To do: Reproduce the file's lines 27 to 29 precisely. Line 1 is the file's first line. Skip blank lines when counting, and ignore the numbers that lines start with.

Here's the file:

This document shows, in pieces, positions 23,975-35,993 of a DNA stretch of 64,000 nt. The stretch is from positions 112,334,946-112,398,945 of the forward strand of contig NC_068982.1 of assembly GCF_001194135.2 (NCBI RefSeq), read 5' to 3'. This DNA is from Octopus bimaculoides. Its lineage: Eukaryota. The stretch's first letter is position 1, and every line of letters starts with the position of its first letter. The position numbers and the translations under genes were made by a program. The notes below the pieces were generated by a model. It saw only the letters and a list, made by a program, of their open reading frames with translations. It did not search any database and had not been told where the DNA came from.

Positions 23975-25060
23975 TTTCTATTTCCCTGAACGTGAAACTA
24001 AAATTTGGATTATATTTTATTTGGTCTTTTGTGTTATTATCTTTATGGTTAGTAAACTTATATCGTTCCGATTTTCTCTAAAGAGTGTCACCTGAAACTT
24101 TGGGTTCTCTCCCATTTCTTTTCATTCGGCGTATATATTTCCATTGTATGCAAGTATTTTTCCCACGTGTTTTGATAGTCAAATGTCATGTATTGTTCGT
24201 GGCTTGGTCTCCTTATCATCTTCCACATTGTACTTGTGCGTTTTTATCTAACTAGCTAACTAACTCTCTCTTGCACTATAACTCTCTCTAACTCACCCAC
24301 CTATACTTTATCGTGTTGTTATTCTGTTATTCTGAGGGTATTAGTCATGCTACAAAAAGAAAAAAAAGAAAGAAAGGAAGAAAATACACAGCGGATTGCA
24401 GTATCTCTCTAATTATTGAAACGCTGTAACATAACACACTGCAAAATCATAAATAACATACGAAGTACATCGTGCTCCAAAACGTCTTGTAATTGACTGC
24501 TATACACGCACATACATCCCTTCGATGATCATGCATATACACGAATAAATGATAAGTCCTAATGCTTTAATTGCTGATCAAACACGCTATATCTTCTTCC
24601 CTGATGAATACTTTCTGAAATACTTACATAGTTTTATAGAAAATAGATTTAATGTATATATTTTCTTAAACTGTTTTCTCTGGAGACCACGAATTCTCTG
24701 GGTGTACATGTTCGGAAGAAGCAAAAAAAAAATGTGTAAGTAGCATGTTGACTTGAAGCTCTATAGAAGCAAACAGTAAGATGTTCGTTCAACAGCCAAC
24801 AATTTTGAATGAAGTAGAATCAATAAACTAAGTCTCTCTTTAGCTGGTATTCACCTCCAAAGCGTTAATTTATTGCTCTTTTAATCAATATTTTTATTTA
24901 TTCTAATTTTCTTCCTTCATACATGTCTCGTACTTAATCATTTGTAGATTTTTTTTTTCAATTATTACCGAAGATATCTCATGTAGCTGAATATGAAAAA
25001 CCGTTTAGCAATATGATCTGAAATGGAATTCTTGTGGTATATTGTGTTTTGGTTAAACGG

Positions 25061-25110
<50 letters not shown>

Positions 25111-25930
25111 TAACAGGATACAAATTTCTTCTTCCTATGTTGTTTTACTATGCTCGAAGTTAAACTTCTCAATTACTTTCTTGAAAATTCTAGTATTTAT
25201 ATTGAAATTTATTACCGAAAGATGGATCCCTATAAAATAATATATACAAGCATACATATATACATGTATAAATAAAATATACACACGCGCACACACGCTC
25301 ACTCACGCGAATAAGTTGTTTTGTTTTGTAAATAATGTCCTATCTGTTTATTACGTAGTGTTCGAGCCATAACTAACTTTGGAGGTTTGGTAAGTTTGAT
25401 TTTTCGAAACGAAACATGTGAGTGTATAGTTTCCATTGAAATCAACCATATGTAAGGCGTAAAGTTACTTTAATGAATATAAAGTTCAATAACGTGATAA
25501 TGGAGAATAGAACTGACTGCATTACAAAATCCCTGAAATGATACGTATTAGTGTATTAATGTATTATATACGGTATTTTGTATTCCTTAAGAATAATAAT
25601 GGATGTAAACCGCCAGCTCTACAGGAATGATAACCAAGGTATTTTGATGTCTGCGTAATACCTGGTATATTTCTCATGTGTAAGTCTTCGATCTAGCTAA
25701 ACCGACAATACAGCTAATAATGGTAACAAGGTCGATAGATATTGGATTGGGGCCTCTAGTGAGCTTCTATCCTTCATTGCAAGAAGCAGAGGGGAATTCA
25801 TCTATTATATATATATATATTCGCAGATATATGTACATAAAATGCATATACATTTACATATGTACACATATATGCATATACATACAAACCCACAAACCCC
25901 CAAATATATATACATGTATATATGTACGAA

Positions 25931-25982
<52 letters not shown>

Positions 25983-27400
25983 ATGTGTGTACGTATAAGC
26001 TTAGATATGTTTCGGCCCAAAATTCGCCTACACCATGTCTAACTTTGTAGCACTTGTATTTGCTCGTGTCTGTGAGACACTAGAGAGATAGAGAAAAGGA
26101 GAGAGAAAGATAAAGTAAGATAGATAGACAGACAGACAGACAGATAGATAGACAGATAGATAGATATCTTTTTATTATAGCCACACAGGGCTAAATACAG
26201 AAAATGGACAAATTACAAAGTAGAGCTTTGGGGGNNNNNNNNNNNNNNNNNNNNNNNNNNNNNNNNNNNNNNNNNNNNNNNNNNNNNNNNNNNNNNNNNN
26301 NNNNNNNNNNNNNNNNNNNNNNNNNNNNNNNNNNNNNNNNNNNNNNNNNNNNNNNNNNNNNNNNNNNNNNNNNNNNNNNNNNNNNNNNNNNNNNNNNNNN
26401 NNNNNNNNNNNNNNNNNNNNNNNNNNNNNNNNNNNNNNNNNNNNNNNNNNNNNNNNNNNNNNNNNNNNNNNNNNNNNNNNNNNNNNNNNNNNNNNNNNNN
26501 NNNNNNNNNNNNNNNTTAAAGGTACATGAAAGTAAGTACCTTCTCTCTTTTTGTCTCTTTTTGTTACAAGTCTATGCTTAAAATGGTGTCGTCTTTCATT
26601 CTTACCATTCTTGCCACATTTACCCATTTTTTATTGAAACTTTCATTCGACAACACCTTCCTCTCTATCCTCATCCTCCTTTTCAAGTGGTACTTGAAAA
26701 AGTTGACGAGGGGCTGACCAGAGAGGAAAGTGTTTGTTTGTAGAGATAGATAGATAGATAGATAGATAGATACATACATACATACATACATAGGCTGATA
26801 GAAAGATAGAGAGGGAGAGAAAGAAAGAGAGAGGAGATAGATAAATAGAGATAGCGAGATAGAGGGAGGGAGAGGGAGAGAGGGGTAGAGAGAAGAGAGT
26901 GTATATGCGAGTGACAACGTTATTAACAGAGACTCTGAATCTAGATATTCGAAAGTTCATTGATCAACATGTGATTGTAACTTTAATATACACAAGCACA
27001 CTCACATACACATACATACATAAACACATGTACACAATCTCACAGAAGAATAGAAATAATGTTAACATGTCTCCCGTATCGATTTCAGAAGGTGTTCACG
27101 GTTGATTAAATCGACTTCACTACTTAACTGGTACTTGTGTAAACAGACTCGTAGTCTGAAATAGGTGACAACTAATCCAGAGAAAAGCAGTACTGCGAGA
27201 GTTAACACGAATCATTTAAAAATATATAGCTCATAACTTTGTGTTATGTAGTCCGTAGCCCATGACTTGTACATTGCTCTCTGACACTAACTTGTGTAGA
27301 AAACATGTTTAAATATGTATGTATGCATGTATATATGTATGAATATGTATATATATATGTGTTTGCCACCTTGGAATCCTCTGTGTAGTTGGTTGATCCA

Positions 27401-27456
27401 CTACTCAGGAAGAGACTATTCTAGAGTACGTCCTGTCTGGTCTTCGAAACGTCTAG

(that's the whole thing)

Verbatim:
Positions 25931-25982
<52 letters not shown>

Positions 25983-27400